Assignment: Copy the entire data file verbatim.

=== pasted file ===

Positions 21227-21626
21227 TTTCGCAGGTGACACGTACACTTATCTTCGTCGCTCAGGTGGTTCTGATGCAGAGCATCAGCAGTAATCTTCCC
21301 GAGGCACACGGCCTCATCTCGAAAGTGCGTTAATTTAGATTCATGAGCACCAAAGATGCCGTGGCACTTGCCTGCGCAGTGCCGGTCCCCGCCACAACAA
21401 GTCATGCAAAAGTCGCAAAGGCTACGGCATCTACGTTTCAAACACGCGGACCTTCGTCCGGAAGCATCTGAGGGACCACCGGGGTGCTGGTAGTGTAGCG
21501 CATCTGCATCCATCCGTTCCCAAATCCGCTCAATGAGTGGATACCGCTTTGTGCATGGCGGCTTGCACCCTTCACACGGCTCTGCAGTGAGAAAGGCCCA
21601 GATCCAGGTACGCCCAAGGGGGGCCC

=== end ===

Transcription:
Positions 21227-21626
21227 TTTCGCAGGTGACACGTACACTTATCTTCGTCGCTCAGGTGGTTCTGATGCAGAGCATCAGCAGTAATCTTCCC
21301 GAGGCACACGGCCTCATCTCGAAAGTGCGTTAATTTAGATTCATGAGCACCAAAGATGCCGTGGCACTTGCCTGCGCAGTGCCGGTCCCCGCCACAACAA
21401 GTCATGCAAAAGTCGCAAAGGCTACGGCATCTACGTTTCAAACACGCGGACCTTCGTCCGGAAGCATCTGAGGGACCACCGGGGTGCTGGTAGTGTAGCG
21501 CATCTGCATCCATCCGTTCCCAAATCCGCTCAATGAGTGGATACCGCTTTGTGCATGGCGGCTTGCACCCTTCACACGGCTCTGCAGTGAGAAAGGCCCA
21601 GATCCAGGTACGCCCAAGGGGGGCCC